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Electron emission spectra from gold nanoparticles – DESY PETRA III beamtime


Gold nanoparticles (AuNPs) are used both in radiation therapy and in diagnostics to increase the effectiveness of beams. This enhancement is mainly due to the secondary electrons which are emitted by AuNPs when they are traversed by ionizing radiation. Within the scope of a recent comparison of the simulation results of different Monte‑Carlo codes, discrepancies of several orders of magnitude were found in fluence spectra for X‑ray‑induced, low‑energy electron emissions of AuNPs [1].

For this reason, electron emission spectra from gold nanoparticles were measured over a lare electron energy range in a beamtime at DESY’s PETRA III beamline 22. These experiments aimed to obtain an initial dataset for benchmarking Monte‑Carlo simulations.

Four different samples were examined during this beamtime: two samples of gold nanoparticles with average AuNP diameters of 5.3 nm and 12 nm, respectively, and two reference samples consisting of a gold and carbon foil. The gold nanoparticles were deposited by sputtering and drop‑casting them onto a 50 nm thick carbon foil which covered an aluminum support. The aluminum support, in turn, was mounted on a standard DESY wedge‑shaped copper sample holder (Fig. 1).

Fig. 1: Distribution of the AuNPs deposited by drop‑casting them onto an aluminum sample holder coated with a carbon foil. The sample holder was mounted on a DESY wedge‑shaped standard copper target holder.

The electron emission spectra from the AuNPs and reference samples were recorded with the HAXPES spectrometer for photon energies above and below the gold L‑edges at 14.4 keV, 14.3 keV, 13.8 keV, 13.7 keV, 12 keV, and 11.9 keV. The measured energy range of the secondary electrons was between 100 eV and 9.5 keV. The angle‑resolved measurements were performed for photon incidence angles of 15° and 60° to allow the effective layer thickness of the AuNPs to be determined. Measurements were repeated at least two times to check reproducibility. To enable the results to be put on an absolute scale, additional measurements were performed to determine the energy dependence of the spectrometer transmission. Moreover, the photon flux and the beam profile were determined with a calibrated photodiode by scanning the beam across the edges of the diode.

Figure 2 shows an example of the electron emission spectra for the two AuNP samples measured. The measurement was done above the gold L1‑edge of gold at 14.4 keV and at an incidence angle of the photon beam of 60°. The spectra were evaluated with regard to the position, shape, width, and intensity of the lines. For example, the most intense peak at 2.5 keV is the Au‑L3 photopeak, and the sharp peak at 2.11 keV in the 5.3 nm spectrum is the Au‑M4N6N7 Auger peak. The broad structure between 4 and 5 keV in the 12 nm data is the so‑called Tougaard background arising due to inelastic scattering of copper target K‑shell photoelectrons from the sample holder [2,3]. Additional data analyses are in progress to establish to which extent the difference in the spectra between the two AuNP samples can be attributed to the different AuNP sizes.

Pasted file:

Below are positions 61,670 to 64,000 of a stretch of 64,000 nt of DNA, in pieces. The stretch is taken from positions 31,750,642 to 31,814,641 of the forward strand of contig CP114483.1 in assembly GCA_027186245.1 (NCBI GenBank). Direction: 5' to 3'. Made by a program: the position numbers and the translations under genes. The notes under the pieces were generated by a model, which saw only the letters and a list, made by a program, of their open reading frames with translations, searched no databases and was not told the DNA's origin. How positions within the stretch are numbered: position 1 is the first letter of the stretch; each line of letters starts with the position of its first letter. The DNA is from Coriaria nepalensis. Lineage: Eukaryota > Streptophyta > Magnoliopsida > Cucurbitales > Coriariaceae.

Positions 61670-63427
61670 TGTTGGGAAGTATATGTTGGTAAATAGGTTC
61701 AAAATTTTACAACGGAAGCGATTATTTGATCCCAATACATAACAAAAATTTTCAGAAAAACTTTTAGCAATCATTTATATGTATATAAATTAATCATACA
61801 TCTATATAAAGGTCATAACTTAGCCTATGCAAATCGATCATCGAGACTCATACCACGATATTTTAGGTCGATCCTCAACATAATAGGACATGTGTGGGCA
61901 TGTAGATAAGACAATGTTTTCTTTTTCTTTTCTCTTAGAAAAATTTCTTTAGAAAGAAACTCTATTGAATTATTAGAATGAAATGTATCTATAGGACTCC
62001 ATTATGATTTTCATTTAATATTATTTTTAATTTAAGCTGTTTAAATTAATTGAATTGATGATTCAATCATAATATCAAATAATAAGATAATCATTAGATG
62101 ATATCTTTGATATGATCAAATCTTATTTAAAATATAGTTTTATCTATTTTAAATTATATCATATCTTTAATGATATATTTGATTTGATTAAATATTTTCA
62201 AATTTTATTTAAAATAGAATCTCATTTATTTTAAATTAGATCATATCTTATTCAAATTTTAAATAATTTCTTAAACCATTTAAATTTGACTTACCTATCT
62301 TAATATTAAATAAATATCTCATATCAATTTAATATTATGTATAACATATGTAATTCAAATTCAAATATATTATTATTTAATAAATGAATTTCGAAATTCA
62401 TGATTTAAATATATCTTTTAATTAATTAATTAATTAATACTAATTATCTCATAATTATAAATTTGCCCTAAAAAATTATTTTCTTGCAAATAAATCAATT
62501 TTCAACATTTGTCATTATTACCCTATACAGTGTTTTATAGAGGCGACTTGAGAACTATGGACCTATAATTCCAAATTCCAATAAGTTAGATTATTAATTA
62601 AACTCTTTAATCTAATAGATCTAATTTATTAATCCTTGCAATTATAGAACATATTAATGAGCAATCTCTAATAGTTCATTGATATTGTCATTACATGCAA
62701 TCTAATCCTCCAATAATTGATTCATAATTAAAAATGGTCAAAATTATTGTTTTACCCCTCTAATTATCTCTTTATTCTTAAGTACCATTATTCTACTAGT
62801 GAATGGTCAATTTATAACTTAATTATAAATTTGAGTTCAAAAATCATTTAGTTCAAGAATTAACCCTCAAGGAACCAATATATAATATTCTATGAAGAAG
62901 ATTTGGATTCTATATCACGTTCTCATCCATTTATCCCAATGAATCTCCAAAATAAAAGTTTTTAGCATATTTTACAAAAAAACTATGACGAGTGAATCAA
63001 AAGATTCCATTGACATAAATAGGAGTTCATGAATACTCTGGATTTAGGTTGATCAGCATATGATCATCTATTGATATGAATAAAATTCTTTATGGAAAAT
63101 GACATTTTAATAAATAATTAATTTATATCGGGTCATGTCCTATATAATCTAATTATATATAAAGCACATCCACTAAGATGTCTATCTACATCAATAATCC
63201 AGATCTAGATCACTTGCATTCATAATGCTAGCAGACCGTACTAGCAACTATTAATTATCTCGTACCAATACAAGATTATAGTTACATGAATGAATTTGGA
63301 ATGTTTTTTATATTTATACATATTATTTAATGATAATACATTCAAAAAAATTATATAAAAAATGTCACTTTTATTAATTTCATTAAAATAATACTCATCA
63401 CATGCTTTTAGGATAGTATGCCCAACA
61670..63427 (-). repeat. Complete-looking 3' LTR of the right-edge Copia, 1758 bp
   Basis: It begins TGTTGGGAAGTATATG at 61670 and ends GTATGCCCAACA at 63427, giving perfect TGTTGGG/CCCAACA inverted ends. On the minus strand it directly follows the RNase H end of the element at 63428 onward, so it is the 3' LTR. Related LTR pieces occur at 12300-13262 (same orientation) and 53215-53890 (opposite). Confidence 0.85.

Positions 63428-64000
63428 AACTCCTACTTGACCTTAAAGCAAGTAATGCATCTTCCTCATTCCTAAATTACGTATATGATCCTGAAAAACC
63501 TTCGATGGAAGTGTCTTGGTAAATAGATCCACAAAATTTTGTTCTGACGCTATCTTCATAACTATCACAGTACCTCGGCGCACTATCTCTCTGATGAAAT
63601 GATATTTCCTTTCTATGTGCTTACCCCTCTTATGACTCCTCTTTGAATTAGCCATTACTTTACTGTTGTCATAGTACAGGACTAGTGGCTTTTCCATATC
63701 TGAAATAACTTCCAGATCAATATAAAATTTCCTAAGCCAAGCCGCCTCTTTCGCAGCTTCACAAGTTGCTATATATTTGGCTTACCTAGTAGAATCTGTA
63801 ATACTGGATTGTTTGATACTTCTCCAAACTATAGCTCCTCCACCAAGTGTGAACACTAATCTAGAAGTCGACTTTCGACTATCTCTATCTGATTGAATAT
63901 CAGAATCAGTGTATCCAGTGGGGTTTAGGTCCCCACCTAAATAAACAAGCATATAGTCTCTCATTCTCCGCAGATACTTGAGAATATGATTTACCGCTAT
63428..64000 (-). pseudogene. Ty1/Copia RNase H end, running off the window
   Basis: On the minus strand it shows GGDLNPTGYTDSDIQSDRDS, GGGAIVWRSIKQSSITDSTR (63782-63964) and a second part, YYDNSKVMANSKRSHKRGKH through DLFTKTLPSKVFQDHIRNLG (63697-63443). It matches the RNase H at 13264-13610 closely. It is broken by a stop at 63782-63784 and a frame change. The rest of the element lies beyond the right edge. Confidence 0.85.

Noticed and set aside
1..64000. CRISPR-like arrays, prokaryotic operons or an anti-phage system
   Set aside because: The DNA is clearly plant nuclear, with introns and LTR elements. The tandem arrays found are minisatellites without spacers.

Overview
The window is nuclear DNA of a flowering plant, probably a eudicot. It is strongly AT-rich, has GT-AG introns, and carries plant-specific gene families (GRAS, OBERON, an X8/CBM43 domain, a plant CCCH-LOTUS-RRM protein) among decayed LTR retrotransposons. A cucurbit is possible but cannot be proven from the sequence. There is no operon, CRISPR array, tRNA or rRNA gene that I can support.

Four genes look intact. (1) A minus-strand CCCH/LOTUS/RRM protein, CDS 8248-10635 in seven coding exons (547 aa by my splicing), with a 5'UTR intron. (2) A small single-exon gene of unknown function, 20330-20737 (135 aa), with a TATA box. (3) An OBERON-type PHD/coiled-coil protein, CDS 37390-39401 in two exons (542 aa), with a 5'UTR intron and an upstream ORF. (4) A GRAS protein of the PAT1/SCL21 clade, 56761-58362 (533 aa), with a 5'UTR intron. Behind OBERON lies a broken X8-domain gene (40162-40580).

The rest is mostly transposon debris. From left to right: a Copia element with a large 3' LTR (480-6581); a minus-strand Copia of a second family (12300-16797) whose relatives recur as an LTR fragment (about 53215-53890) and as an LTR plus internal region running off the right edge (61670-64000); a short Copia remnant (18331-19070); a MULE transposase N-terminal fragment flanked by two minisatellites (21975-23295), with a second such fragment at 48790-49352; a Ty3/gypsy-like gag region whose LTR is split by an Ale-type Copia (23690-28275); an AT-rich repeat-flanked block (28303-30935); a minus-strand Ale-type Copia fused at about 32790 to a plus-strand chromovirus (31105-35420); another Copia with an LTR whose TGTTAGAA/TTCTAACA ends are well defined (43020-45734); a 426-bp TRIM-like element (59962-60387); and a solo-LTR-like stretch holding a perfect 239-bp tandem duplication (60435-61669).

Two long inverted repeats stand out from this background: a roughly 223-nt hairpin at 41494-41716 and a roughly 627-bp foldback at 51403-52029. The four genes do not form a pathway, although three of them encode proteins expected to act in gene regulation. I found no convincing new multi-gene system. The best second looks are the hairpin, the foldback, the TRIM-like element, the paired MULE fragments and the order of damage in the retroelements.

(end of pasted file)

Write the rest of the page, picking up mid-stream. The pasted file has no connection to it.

Fig. 2: Comparison of the measured electron emission spectra for two different sizes of AuNPs at 14.4 keV above the gold L1-edge at a 60° incidence ngle.

The measurements have provided a preliminary dataset for benchmarking Monte‑Carlo simulations. In a second beamtime, it is planned to carry out further measurements with AuNPs on a thicker carbon substrate. This should allow the effect of the Tougaard background to be minimized and thus better‑quality data to be obtained. In the future, measurements may be carried out with a considerably higher resolution to investigate the contribution of plasmon excitation to the spectrum of the secondary electrons.


[01]    W. B. Li et al., “Physica Medica Intercomparison of dose enhancement ratio and secondary electron spectra for gold nanoparticles irradiated by X‑rays calculated using multiple Monte Carlo simulation codes”, vol. 69, no. December 2019, pp. 147–163, 2020.

[02]    R. Hesse and R. Denecke, “Improved Tougaard background calculation by introduction of fittable parameters for the inelastic electron scattering cross‑section in the peak fit of photoelectron spectra with UNIFIT 2011”, no. October 2010, pp. 1514–1526, 2011.

[03]    NIST X-ray Photoelectron Spectroscopy Database, NIST Standard Reference Database Number 20, National Institute of Standards and Technology, Gaithersburg MD, 20899 (2000), (retrieved 29.10.2020).


Opens local program for sending emailP. Hepperle, Department 6.3, Working Group 6.36